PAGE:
And much as subjective it’hapcha, the transforming of the body, remains beyond the average individual, he similarly cannot hope to reach that level at which objective reality around him loses its independence and merges with G‑d. His focus must remain set, rather, upon raising his reality to the point where it—as something distinct from G‑d—is in the highest possible accord with G‑d: the Lower Unity, not the Supernal Unity.

To summarize the first and second points: In general Chasidic literature, both in himself as in the objective world outside of himself, the average person cannot aspire for transformation, for ontological oneness with G‑d, but must suffice with, at most, the control of something distinct from G‑d.

The Mystic’s Striving

The third point concerns less the relationship with the body and external world than the mystic’s internal orientation—his driving force, his life’s striving, the longing of his soul. As generally portrayed, the mystic aims to free himself—to shed layer after layer of superficial encumbrances, to remove all “static” interfering with true unlimited expansiveness—and reach the fluid, abstract, all-embracing, expansive All. He seeks to dissolve into and merge with the ultimate Nothing that precedes and transcends our tangible, restrictive, finite reality.

The three points we have seen concerning mysticism in earlier Chasidic writings: 1. For the average person it’kafya is the norm; it’hapcha but an ideal; 2. The oneness in objective reality for the average person is a behavioral one (the Lower Unity), rather than an ontological one3. The mystic’s existential aim is for the Nothing.

The Dirah Betachtonim Mystic

Once again, in Dirah Betachtonim all three matters are fundamentally different.

Asceticism and the Mystic’s Reality

As for the first point, in the Dirah Betachtonim system the mystic is not primarily an ascetic. Indeed, he is quite content to eat, drink and proceed with the usual dictates of the human body. Put somewhat differently, the Dirah Betachtonim mystic is involved with it’hapcha right from the outset, as for him the body is immediately regarded as a vehicle for the Divine. But this requires further elaboration.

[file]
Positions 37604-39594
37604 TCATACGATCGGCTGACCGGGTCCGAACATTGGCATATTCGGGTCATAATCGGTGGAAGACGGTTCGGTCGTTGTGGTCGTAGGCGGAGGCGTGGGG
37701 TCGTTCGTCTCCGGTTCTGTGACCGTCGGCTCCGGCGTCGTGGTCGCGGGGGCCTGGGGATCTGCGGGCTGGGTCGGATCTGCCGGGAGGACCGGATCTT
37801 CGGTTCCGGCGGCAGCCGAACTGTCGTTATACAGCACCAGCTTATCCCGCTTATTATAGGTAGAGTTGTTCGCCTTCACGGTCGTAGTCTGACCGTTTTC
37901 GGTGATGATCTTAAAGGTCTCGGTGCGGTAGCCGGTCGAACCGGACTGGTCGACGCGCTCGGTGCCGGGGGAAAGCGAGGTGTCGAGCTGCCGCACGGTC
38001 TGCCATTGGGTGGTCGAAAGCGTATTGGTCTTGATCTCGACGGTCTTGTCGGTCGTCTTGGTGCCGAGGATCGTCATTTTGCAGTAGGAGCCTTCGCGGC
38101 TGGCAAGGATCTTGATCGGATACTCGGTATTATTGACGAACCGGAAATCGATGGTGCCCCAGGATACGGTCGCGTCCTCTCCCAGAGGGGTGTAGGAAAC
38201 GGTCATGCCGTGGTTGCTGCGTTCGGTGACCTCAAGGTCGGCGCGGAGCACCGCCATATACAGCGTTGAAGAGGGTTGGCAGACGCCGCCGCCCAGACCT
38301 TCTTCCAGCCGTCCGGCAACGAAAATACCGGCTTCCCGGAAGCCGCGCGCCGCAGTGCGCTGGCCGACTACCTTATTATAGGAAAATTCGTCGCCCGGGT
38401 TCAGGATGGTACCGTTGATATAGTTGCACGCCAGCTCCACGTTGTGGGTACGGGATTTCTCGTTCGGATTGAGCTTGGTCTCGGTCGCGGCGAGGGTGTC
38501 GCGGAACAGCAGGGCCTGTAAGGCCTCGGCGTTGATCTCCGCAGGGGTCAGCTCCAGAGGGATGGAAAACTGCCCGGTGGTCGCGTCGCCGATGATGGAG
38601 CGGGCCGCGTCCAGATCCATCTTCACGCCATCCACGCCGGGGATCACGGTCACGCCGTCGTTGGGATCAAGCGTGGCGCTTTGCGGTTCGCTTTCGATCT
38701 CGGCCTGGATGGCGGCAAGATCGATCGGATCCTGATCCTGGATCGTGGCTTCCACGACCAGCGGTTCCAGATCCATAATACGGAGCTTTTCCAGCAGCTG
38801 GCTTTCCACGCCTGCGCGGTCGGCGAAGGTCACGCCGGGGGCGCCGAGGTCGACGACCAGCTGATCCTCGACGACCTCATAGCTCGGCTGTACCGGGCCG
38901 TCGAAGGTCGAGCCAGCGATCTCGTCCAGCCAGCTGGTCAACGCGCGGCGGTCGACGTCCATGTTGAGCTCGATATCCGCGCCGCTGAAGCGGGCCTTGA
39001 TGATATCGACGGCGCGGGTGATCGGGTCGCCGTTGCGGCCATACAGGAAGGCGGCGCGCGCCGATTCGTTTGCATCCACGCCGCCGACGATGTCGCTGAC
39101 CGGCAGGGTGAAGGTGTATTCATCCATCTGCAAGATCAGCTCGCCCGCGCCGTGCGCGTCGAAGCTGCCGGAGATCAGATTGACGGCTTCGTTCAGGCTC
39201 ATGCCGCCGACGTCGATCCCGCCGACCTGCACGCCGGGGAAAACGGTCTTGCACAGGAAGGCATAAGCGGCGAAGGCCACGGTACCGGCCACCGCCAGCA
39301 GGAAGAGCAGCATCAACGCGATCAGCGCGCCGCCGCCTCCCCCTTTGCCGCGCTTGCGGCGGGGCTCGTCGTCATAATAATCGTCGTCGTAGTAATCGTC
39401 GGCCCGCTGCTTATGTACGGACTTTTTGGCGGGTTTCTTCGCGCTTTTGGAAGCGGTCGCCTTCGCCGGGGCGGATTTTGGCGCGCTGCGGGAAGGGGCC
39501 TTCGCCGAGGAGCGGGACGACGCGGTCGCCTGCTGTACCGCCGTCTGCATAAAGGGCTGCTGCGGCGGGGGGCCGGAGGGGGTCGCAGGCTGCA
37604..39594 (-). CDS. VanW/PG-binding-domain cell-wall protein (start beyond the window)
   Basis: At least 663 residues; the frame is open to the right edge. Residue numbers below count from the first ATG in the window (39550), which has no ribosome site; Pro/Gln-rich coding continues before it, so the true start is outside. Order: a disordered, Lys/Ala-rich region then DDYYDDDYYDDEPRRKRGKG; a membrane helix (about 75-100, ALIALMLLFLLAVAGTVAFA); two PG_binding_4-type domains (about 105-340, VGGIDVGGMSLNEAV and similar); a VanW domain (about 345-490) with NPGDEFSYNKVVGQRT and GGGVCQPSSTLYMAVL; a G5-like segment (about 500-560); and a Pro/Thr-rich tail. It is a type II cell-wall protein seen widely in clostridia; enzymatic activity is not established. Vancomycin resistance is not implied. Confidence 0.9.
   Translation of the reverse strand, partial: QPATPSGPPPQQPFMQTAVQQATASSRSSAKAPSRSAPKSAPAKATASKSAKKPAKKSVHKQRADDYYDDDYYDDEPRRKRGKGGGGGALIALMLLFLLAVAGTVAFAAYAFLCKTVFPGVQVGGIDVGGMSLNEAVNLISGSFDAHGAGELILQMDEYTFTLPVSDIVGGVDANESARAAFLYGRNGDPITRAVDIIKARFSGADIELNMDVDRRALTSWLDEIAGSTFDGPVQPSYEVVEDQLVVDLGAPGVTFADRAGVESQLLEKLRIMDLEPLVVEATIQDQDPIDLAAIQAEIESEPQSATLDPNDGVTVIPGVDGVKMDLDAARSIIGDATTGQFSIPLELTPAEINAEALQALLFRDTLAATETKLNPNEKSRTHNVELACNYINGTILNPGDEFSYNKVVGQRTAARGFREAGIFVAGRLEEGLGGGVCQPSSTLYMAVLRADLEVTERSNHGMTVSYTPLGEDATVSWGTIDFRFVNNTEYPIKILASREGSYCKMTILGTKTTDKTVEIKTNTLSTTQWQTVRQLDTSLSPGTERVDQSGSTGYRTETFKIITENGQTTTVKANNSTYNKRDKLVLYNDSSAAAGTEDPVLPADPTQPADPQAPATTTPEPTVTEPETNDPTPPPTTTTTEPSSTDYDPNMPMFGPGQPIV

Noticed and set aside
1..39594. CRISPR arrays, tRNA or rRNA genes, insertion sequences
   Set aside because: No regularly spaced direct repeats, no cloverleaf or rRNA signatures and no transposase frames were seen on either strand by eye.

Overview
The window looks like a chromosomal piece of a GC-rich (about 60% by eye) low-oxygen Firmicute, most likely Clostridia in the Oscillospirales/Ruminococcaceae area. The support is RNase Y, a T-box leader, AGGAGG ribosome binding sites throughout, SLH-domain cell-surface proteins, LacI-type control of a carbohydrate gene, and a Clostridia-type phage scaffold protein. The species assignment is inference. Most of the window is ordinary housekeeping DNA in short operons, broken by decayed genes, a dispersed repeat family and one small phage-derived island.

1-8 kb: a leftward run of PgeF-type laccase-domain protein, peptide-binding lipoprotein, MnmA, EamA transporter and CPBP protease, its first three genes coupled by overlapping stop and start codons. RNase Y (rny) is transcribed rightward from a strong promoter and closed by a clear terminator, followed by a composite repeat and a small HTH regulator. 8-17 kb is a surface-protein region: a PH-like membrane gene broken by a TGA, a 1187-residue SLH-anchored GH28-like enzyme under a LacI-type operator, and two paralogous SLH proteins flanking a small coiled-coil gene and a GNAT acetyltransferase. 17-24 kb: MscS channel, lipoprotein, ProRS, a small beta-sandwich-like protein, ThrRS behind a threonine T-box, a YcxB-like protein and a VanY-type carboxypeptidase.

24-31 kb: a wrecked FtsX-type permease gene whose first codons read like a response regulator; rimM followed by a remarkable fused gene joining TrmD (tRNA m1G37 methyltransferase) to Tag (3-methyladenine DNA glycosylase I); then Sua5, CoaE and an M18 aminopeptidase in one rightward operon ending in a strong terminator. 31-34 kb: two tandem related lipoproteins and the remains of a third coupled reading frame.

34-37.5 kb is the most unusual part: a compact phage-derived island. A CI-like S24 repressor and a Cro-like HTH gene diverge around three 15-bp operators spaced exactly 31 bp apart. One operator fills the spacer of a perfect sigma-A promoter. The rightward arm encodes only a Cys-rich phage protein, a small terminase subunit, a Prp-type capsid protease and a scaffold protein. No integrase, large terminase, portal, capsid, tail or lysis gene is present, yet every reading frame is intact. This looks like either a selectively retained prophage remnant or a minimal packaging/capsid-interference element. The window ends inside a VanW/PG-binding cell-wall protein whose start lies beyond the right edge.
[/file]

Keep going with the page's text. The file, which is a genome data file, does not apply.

We are already well aware of the second relevant change in Dirah Betachtonim, that is, the differing attitude of this system to the Unity of objective reality. As we have seen, Dirah Betachtonim achieves the unification of both the Lower and the Supernal Unity, maintaining that ultimate unity can be found even, or especially, in the uninterpreted human frame of reference; for the physical world with its apparent materiality, finitude and indifference to G‑dliness is indeed one with the Essence of G‑d. Thus, unlike in earlier writings, in Dirah Betachtonim the mystic’s interests lie from the very start in the ontological unity with G‑d.

It follows (we return to the first point), that in this system, asceticism, the renouncing of the body and physical world, has no central place. If the Essence of G‑d is to be found in the physical itself, there is no point in repressing and subduing one’s bodily dictates—rather recognize them for the G‑dliness they are. From the Dirah Betachtonim perspective, G‑dliness is not antithetical to the physical, necessitating the overcoming of the body and the physical world as a prerequisite for mystical union; rather, the ultimate mystical union occurs specifically in the physical body itself as in the very physicality of the objective world.